The other day one of my coaching clients complained to me about his personality profile that was interfering with his ability to connect with his clients. “My DiSC says I’m a D/C,” he said. “But I need to be more ‘I’, so I can connect better with more of my clients. It’s been a challenge.”
My client was really struggling, after he had put his faith in a personality profiling system. He was stuck. He had a personality label and he trusted this label. It was obvious that this frustrated him.
Now, you may or may not know what DiSC or D/C means but you don’t need to. It’s a personality profiling system that, like all other personality profiling systems, separates people into neat “types”, which are effectively abstract labels we stick to ourselves and try to reinforce, consciously or not. We tend to work to justify these, and find situations that reinforce them.
But let me tell you about the problem with labels: they are a barrier to change. A label names you and becomes a barrier to change instead of a change enabler. This is a fact.
Why change? Because we grow through change, through constant learning. We grow through learning new behaviors. Often we need to become chameleons of different behaviors, not just a rigid type.
My client had to adopt new behaviors if he wanted to connect better with his clients. This is what I told him when he explained the problem: I asked him to describe the specific behavior he believes is lacking. I asked him “What are the behaviors that you observe in other colleagues that you feel you need to master so you could connect with your clients?”
He told me he wished he could be more open with clients, more empathetic and not as blunt as he sees himself to be. So, I introduced him to the concept of changing the behavior to change the person. His description above was still somewhat vague and abstract, though. He needed to get specific about the behaviors — tell fun stories or ask questions that help him get to know the client better. Specific behaviors.
Think of behaviors as habits. This is what they are — we are programmed to act in a certain way in a given situation. So, if we want to change a behavior, we need to change the way we act in that situation. First, we need to identify the behavior that needs changing, along with other relevant ones — behaviors never happen in a vacuum.
Say, for example, that you want to become a better public speaker. This combines several behaviors that could be summed up as: coherently articulating your thoughts and connecting with your audience. These will have specific behaviors that you need to work on, if you feel you are lacking in one or more respects. The thing to remember is that everything can be learned.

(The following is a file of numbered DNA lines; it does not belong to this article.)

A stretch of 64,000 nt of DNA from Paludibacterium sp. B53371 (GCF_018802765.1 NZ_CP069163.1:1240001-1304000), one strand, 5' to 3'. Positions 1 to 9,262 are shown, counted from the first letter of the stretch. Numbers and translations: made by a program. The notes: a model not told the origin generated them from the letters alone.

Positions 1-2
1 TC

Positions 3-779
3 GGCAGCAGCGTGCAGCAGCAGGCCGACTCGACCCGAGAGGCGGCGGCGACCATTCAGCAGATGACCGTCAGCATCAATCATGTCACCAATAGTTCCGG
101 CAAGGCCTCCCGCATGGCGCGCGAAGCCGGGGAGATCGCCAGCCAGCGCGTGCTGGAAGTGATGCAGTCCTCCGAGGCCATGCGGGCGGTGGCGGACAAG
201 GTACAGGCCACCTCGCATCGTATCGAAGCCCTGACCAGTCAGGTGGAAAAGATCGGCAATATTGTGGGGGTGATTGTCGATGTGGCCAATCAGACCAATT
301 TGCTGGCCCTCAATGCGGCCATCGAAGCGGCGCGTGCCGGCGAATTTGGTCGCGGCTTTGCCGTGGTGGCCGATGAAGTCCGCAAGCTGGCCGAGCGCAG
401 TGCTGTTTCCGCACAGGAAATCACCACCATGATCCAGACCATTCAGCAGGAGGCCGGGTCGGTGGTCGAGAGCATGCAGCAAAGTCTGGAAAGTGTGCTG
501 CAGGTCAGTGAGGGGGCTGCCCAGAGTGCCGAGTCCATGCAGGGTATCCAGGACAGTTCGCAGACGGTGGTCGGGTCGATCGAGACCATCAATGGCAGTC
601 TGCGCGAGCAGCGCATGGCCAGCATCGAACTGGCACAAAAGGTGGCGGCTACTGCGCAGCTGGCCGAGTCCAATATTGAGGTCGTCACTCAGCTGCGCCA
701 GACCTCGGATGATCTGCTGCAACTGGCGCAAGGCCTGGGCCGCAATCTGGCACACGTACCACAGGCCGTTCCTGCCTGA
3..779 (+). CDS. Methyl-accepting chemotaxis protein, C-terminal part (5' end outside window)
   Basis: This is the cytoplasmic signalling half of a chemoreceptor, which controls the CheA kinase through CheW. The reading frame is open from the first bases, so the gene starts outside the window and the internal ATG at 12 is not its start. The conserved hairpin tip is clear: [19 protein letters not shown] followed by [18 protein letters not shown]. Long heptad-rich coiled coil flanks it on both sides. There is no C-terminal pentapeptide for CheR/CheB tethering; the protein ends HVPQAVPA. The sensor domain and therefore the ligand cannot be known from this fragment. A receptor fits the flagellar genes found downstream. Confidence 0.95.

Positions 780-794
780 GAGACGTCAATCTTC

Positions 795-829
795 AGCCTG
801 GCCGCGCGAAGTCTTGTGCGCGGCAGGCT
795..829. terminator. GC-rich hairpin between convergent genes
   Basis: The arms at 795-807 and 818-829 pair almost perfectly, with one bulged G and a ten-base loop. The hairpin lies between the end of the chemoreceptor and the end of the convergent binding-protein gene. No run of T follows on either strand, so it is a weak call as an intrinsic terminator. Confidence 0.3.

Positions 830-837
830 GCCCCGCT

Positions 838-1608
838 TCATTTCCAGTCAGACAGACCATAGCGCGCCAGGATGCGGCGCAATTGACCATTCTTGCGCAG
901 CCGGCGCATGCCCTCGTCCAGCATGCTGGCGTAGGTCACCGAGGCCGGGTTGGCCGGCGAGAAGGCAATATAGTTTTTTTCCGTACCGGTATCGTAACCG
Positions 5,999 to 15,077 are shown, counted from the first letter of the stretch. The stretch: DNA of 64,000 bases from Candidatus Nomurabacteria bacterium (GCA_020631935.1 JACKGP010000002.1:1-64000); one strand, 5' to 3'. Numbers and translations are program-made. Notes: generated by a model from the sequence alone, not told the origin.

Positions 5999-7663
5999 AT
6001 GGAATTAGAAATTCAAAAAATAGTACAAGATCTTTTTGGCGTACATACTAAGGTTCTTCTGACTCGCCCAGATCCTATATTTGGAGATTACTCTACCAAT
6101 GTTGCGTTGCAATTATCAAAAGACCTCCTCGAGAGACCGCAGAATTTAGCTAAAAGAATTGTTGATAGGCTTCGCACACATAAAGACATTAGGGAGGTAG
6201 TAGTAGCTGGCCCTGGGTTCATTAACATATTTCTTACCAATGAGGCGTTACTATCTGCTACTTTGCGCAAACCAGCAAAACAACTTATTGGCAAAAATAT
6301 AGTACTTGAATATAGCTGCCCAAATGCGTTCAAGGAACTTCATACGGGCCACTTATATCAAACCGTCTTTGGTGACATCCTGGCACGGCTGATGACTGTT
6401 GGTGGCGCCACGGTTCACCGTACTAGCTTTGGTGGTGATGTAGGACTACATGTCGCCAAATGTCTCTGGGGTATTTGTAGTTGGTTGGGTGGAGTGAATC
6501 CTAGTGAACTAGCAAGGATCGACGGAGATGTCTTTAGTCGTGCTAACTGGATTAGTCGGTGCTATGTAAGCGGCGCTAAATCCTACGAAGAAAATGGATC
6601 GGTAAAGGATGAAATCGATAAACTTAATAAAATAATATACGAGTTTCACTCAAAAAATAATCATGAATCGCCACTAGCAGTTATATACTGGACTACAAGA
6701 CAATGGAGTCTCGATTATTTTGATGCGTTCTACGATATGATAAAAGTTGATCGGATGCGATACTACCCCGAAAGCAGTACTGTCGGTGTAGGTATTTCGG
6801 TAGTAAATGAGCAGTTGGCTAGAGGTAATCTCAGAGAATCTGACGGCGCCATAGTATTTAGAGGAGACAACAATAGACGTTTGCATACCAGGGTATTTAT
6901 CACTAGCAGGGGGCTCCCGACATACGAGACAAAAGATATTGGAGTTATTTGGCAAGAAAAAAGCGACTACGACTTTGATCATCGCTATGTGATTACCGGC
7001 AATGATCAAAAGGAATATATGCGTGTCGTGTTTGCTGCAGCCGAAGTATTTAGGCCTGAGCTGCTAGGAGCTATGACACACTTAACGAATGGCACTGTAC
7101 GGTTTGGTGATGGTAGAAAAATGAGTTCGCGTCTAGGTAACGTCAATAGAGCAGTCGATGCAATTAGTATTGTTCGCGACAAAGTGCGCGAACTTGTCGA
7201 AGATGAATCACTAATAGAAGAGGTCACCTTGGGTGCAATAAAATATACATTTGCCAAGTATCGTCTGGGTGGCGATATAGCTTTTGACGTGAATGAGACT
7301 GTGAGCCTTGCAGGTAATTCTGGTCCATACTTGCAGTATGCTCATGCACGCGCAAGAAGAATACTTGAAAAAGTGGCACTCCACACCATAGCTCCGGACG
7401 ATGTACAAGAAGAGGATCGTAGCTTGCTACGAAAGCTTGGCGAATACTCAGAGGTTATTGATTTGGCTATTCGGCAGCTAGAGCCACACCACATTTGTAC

Once you’ve identified the behavior that needs to be changed, you then have to identify the new behavior you need to learn. In this case, that would be, of course, being confident in front of an audience and capable of grabbing and holding their attention.
While that’s a good summation, we still need to get more specific than that: what does confident in front of an audience look like, feel like, sound like? What are the specific behaviors that you observe in others who do that, which you need to take on and learn and practice?
Once we are clear about this, it’s practice time. Initially, the change you are trying to make would likely work in some cases but not in others. This is only natural — it takes time to perfect a new behavior. Your goal is to make it automatic.
If you want to be a good public speaker, or, like my client, more open when communicating with clients, you simply have to become this new you. You need to make the new behavior an organic part of yourself. This happens through repetition, just like driving a car or learning a sport.
Initially, the new behavior will seem unnatural, awkward, even embarrassing sometimes. The first attempt at using it could be an utter failure. But only through repetition could we receive feedback about our new behavior and only through feedback can we learn the new behavior effectively.
We all learn to walk through feedback, such as encouragements from our family. We also learn to influence others by observing and making a note of their responses to what we say and do, and how we say and do it. We then adjust our behavior to receive the response we want. It’s the same with any new behavior
Once you step on the path to change it’s only a matter of time and persistence. If you are highly observant you will effect the change more quickly. If you are more focused on your inner world than the world around you, it might take longer but it will happen.
Ultimately, the truth is that whatever the personality type, you can change yourself and others for the better, just by changing behavior. Behavior is the change enabler.